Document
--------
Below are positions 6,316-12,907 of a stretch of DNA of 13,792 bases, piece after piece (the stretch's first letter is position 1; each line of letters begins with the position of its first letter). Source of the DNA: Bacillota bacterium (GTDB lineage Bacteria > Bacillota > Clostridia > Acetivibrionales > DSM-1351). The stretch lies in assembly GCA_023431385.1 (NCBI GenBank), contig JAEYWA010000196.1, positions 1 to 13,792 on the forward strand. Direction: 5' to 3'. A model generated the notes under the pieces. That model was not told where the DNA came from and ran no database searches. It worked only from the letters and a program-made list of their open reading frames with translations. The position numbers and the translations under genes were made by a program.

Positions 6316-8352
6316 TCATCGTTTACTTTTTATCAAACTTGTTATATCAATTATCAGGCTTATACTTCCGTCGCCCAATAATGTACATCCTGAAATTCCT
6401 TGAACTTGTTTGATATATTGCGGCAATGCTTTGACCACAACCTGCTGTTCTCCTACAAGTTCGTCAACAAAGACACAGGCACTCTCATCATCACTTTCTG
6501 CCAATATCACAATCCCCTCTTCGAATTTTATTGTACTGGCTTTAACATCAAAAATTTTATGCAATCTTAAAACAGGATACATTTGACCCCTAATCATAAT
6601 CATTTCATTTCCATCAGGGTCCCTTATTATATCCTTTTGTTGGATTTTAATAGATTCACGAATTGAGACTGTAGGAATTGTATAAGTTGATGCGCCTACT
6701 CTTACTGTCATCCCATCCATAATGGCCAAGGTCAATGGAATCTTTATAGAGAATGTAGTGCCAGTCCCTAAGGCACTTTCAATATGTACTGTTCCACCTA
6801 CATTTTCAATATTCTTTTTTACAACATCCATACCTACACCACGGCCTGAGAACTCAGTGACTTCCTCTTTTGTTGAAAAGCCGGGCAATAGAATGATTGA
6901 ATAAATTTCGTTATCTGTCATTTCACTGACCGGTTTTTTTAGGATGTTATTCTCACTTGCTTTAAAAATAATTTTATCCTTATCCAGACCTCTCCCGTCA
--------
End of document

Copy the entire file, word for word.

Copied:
Below are positions 6,316-12,907 of a stretch of DNA of 13,792 bases, piece after piece (the stretch's first letter is position 1; each line of letters begins with the position of its first letter). Source of the DNA: Bacillota bacterium (GTDB lineage Bacteria > Bacillota > Clostridia > Acetivibrionales > DSM-1351). The stretch lies in assembly GCA_023431385.1 (NCBI GenBank), contig JAEYWA010000196.1, positions 1 to 13,792 on the forward strand. Direction: 5' to 3'. A model generated the notes under the pieces. That model was not told where the DNA came from and ran no database searches. It worked only from the letters and a program-made list of their open reading frames with translations. The position numbers and the translations under genes were made by a program.

Positions 6316-8352
6316 TCATCGTTTACTTTTTATCAAACTTGTTATATCAATTATCAGGCTTATACTTCCGTCGCCCAATAATGTACATCCTGAAATTCCT
6401 TGAACTTGTTTGATATATTGCGGCAATGCTTTGACCACAACCTGCTGTTCTCCTACAAGTTCGTCAACAAAGACACAGGCACTCTCATCATCACTTTCTG
6501 CCAATATCACAATCCCCTCTTCGAATTTTATTGTACTGGCTTTAACATCAAAAATTTTATGCAATCTTAAAACAGGATACATTTGACCCCTAATCATAAT
6601 CATTTCATTTCCATCAGGGTCCCTTATTATATCCTTTTGTTGGATTTTAATAGATTCACGAATTGAGACTGTAGGAATTGTATAAGTTGATGCGCCTACT
6701 CTTACTGTCATCCCATCCATAATGGCCAAGGTCAATGGAATCTTTATAGAGAATGTAGTGCCAGTCCCTAAGGCACTTTCAATATGTACTGTTCCACCTA
6801 CATTTTCAATATTCTTTTTTACAACATCCATACCTACACCACGGCCTGAGAACTCAGTGACTTCCTCTTTTGTTGAAAAGCCGGGCAATAGAATGATTGA
6901 ATAAATTTCGTTATCTGTCATTTCACTGACCGGTTTTTTTAGGATGTTATTCTCACTTGCTTTAAAAATAATTTTATCCTTATCCAGACCTCTCCCGTCA